Sanjana Nair: Pepper Pike, 1999

My tiny mother is alone, dragging
the huge sofa across the upstairs floor
again, pushing her small bones.
This is her rebellion
against illness. Whenever it happens,
the house’s parts start moving.
My father is in the garden.
When the house is in motion,
he removes himself.
He will not bear witness to rearrangement.
Above, her small bones flutter
onto the upstairs floor –
fall like birds, land. Meanwhile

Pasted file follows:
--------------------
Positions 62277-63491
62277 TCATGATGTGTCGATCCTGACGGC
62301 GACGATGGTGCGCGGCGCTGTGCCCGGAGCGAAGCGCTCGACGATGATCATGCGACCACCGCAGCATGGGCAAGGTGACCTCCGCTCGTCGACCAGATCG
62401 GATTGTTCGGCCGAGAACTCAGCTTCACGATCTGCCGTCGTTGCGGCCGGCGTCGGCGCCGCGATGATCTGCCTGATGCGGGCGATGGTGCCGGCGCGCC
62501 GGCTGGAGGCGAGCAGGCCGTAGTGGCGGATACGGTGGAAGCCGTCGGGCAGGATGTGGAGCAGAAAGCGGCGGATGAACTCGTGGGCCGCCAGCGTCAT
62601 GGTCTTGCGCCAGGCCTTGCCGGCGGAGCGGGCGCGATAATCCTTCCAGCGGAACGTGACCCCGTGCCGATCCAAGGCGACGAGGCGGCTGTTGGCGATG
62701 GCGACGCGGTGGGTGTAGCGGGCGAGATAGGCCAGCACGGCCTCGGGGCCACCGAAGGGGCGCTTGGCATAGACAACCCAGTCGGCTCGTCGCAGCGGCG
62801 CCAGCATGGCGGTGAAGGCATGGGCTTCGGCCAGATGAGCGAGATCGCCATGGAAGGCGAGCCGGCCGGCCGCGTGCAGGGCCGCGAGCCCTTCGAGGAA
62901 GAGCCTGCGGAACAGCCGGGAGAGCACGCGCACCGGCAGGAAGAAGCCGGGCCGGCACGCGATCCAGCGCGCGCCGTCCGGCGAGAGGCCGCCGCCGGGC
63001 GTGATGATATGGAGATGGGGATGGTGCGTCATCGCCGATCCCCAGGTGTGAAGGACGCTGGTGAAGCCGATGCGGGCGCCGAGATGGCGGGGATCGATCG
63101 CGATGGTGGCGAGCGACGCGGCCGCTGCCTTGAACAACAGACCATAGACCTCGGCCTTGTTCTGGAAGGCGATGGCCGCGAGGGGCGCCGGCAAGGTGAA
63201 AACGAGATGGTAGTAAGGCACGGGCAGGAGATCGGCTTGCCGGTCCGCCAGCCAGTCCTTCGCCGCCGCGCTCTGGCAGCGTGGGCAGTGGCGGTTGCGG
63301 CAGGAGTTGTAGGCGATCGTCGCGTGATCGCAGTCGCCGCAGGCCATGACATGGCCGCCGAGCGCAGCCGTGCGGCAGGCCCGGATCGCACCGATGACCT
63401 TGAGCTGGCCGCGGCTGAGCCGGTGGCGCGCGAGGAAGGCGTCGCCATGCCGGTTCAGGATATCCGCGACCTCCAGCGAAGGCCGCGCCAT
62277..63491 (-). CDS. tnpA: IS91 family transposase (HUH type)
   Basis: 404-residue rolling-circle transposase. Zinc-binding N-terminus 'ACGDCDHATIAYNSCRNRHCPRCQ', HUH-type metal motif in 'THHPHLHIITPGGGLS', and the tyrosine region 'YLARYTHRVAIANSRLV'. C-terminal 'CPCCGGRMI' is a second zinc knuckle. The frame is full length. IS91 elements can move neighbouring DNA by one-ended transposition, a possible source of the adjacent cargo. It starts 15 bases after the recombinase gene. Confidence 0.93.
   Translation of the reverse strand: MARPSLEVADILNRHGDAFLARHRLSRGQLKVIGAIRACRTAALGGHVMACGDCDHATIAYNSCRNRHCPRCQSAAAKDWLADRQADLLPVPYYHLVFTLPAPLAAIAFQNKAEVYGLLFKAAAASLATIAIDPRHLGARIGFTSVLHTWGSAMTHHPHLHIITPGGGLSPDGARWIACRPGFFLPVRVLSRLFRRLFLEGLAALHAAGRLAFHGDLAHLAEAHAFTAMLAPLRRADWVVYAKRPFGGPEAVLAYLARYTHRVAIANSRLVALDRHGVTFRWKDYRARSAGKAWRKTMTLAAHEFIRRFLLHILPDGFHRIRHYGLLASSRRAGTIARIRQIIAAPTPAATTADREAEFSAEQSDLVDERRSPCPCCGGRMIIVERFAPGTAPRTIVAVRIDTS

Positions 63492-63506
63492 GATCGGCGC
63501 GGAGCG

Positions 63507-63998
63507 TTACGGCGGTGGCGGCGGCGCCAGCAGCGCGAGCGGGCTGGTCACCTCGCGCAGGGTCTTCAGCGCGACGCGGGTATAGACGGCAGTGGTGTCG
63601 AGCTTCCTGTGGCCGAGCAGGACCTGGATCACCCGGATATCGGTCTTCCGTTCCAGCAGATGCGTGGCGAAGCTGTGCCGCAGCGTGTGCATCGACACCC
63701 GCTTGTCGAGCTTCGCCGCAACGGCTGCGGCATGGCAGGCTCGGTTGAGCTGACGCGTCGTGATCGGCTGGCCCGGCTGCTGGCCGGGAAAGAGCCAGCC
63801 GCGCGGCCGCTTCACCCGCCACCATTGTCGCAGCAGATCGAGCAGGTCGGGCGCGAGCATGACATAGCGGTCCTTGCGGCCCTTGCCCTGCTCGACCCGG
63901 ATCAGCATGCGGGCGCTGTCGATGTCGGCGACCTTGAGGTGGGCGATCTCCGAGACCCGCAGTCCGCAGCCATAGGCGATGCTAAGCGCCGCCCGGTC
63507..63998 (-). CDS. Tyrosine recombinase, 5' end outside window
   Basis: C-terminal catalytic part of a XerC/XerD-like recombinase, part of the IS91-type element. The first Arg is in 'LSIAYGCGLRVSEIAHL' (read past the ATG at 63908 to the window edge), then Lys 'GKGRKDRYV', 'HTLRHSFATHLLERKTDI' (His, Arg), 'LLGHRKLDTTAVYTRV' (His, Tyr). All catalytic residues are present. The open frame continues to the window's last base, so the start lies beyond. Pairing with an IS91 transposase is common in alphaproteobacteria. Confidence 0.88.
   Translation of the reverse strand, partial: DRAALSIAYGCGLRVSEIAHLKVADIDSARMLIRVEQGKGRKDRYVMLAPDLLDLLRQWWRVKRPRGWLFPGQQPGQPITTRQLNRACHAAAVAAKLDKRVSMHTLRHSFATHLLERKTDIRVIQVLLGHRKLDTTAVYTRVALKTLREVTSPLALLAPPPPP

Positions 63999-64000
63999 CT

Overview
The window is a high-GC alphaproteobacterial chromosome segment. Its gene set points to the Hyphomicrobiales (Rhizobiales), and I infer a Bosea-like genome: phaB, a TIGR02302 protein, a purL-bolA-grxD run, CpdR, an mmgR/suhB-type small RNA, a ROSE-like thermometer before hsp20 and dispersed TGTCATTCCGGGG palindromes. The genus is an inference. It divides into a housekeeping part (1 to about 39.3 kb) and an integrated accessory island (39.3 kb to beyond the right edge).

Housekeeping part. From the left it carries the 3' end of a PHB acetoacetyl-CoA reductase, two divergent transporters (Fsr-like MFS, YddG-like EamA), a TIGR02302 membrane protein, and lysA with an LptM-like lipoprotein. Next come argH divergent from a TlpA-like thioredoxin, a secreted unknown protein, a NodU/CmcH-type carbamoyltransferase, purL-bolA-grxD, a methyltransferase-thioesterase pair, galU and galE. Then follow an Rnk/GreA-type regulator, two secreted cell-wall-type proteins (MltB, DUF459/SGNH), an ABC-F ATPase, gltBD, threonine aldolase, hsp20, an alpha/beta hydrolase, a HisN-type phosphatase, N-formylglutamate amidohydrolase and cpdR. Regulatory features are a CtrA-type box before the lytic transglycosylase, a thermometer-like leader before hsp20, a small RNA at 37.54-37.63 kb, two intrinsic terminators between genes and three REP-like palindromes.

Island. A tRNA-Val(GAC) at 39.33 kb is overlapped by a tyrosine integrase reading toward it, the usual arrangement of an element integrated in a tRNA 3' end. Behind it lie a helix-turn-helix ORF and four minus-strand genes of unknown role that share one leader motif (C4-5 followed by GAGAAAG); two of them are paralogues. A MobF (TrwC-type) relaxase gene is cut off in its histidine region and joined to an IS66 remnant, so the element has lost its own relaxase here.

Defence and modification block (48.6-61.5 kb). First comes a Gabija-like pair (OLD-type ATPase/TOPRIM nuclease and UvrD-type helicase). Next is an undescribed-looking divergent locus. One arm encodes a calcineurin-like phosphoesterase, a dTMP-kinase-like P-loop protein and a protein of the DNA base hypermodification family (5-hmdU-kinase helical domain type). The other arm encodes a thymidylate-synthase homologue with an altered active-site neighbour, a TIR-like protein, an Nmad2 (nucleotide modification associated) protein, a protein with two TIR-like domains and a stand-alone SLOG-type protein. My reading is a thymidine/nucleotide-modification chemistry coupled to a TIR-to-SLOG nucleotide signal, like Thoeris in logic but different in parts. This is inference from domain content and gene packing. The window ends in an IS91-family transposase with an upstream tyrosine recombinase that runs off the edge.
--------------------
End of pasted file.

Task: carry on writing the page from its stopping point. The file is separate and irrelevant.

he sits in his white, easily moved, plastic chair
watching the birds, marveling
at their hollow-boned construction:
the flutes of bone which allow the span of a wing,
to lift – the arc of her arm –

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